It behooves me to point out that most people in Toronto live in residential neighbourhoods where restaurants, cafés, shops, movie houses, et cetera are NOT within walking distance of their homes. This is particularly true of the burbs, but it’s also true, for example, in the Lawrence/Avenue Rd where I used to own a house. You go outside and you have to walk past block after block of residential houses. How is that different from being surrounded by condo buildings?

        And there were no movies theatres near my house. The closest was at Yorkdale mall.

        At least I can walk to restaurants and movie theatres. If I want to avoid the cold, I can hop onto a streetcar; it’s a short trip.

        I think you overstate your position.

    2. Paul

      at 12:03 pm

      So Awesome

  14. Pingback: Hey, Don’t Diss My Condo!!! « sesto elemento
  15. lui

    at 9:29 am

    Richard I tend to agree if your on the high floors the view must be amazing but this area feels wrong.Its like your entering a twilight zone of wrong planning by the city and terrible design by the builders.

    1. Richard Eng

      at 1:19 pm

      I haven’t checked out the other buildings in the area, but my building appears to be well designed. As for city planning, hey, you work with what’s there, and while the area isn’t perfect, I can live with it. I’ve seen worse, eg, Liberty Village. And I agree with David about the CityPlace cluster of condos — it’s a tenement waiting to happen.

      I happen to like Fort York. If you want to be really close to the water and to downtown, I can’t think of a better location.

      1. Thecondofitz

        at 12:33 am

        Are you seriously implying that Fort York (Neptune, Panorama, West Harbour City) is a better area than Liberty Village? If so, it is a preposterous statement of the nth degree. Liberty Village has restaurants, shopping and a real sense of community. What do the aforementioned buildings have to offer? Unopened Tuck Shops and traffic-laden thoroughfares?

        1. David Fleming

          at 1:11 am

          When IS that tuck shop going to open?

          I could really use some Gobstoppers…

        2. Richard Eng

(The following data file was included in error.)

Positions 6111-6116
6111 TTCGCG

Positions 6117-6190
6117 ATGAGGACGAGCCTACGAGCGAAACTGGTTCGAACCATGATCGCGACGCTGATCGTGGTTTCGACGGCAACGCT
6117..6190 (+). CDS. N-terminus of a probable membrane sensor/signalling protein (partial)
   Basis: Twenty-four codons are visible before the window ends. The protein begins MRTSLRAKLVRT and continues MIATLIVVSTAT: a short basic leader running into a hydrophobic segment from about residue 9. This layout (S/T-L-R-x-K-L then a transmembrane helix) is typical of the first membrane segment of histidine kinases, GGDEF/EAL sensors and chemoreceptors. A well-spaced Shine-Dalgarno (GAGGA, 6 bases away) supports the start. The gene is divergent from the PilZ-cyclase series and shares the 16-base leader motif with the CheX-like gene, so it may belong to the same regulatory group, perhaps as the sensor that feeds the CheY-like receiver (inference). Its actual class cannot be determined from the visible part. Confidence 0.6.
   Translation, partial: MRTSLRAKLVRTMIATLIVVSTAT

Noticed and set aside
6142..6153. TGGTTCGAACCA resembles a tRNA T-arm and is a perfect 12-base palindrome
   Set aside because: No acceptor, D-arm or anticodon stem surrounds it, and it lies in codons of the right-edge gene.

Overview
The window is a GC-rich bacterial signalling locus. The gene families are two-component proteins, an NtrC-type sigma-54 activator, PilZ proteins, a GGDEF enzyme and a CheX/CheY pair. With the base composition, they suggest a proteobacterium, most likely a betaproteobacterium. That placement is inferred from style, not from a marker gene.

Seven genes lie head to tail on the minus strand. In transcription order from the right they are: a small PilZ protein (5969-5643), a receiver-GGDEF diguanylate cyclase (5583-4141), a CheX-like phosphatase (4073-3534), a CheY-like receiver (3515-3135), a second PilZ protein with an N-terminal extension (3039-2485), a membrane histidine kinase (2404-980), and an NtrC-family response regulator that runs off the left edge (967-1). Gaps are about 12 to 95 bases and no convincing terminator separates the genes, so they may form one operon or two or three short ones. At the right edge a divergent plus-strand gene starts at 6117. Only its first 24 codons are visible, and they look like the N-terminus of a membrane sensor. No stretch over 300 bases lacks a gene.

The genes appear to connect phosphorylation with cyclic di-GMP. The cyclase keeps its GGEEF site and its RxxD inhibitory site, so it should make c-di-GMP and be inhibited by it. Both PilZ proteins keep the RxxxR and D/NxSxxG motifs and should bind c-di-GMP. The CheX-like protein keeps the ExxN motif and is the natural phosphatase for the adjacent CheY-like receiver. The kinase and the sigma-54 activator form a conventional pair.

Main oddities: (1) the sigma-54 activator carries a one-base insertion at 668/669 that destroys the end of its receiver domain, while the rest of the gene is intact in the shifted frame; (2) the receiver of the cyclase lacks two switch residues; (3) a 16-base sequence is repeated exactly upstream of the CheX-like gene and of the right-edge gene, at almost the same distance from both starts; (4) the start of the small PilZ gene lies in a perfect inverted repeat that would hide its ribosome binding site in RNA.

at 12:11 pm

          Speaking of traffic-laden thoroughfares, trying to drive in and out of Liberty Village is a frickin’ nightmare. Everytime I drive to the Metro there, I swear under my breath. The roads are utterly insane. Except for opening day at the CNE, I’ve never experienced frustration driving in and out of Fort York.

          Now, while there are some nice stores and restaurants in Liberty Village, the area feels a bit like the place in M. Night Shyamalan’s The Village because of the isolated nature.

          At the present time, all the construction and dust in Liberty Village is very unpleasant. I choke when I walk around there. Maybe that leaves a bad impression…

          1. Fred Sroka

            at 3:31 pm

            I love Liberty Village – it is a pleasant 15 min. walk from

            21 Grand Magazine St. – Best Condo of the Year.

        3. Richard Eng

          at 12:14 pm

          BTW, a ten-minute walk up to King & Bathurst takes me to quite a few restaurants, as well. It’s as much of a “community” as in Liberty Village.

        4. Patrick

          at 2:43 am

          We got a nice huge park, I go fishing across the street, bike trails across the street. The concerts across the street to the North in the summer. They are building a Bathurst/Lakeshore right now. Too much concrete in Liberty village. Still have that old warehouse feel to it. 209/125/231 Fort York from the South side or even like my West view, can see the lake from my balcony. The same old two bars and restaurants in Liberty village get played out real quickly. Just my two cents.

  16. Bill

    at 12:10 am

    This guy is an idiot. Most of these buildings are just about to be registered or have just been completed. Any building in any city will have a bunch of suites being sold at that time. It is not an accurate measurement of saturation.

    Since the author is just coming up with any measurement of saturation, how about I give him some ideas…how about we measure the saturation by speaking to a psychic…they should be able to figure it out the same way you did!

    Looking on MLS is NOT an accurate indication. If we were to look on MLS in 2-3 years as soon as 1 Bloor gets closer to registration I guarantee that it will be the most “saturated” but that is just one example. As soon as a building gets close to being finished like most of these buildings people start trying to sell them…that’s just how it goes…in Toronto, in Richmond Hill…EVERYWHERE!